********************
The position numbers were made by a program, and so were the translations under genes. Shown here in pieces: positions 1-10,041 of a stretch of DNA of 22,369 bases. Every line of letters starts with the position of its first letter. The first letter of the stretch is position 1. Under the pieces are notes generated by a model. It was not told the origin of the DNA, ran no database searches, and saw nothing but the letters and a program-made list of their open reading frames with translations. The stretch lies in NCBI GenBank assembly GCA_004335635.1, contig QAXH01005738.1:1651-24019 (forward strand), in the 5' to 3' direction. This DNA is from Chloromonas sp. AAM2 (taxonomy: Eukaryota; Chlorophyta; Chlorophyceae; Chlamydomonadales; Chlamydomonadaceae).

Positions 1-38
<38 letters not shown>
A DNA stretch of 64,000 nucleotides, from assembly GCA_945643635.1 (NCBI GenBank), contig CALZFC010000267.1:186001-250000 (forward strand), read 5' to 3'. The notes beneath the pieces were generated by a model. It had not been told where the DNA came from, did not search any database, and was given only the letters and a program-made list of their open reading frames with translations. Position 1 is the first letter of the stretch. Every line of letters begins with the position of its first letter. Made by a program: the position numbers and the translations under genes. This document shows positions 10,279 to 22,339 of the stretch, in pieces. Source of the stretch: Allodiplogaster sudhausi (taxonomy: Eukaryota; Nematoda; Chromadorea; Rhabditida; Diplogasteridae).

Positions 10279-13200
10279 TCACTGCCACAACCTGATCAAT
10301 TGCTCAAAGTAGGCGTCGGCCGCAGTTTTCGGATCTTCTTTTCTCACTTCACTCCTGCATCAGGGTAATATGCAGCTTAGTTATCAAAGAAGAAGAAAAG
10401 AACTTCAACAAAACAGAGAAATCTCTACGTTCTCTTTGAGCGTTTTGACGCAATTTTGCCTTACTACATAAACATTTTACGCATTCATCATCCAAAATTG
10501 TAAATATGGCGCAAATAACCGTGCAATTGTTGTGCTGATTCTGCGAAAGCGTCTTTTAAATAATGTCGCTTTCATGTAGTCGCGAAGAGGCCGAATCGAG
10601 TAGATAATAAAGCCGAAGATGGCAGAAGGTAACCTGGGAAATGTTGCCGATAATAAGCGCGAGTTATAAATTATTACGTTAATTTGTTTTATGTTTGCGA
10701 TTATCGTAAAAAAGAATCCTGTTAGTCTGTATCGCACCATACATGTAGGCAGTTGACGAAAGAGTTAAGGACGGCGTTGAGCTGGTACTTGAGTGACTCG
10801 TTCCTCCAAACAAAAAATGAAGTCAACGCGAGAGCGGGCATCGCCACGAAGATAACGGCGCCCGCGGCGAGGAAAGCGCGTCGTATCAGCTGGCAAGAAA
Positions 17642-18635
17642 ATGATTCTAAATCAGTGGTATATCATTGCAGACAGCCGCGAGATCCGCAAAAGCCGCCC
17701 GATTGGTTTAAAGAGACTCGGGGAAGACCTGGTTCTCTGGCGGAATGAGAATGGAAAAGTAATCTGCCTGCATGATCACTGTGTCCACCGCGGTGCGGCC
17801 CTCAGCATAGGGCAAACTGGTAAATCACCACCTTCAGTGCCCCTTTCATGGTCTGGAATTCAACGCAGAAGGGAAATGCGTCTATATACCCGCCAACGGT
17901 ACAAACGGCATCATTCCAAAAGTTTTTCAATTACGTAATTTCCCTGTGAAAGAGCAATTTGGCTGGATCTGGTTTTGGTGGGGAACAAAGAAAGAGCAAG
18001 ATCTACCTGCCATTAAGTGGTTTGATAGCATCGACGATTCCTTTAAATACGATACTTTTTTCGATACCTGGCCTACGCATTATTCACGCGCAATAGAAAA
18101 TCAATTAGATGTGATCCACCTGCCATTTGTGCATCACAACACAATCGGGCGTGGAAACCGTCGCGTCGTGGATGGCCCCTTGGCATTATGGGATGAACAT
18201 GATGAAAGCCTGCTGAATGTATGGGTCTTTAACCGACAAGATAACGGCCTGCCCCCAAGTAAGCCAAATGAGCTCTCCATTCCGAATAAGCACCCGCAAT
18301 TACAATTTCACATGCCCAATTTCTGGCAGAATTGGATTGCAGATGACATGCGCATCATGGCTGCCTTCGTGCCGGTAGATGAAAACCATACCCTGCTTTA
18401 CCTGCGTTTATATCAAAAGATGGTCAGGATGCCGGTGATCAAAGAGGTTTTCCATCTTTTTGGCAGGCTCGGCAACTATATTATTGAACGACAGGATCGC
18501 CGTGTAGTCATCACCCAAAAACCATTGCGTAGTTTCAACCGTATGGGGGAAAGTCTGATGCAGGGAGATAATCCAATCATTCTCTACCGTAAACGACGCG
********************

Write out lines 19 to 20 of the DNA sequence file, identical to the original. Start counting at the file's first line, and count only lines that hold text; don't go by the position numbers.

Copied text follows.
18101 TCAATTAGATGTGATCCACCTGCCATTTGTGCATCACAACACAATCGGGCGTGGAAACCGTCGCGTCGTGGATGGCCCCTTGGCATTATGGGATGAACAT
18201 GATGAAAGCCTGCTGAATGTATGGGTCTTTAACCGACAAGATAACGGCCTGCCCCCAAGTAAGCCAAATGAGCTCTCCATTCCGAATAAGCACCCGCAAT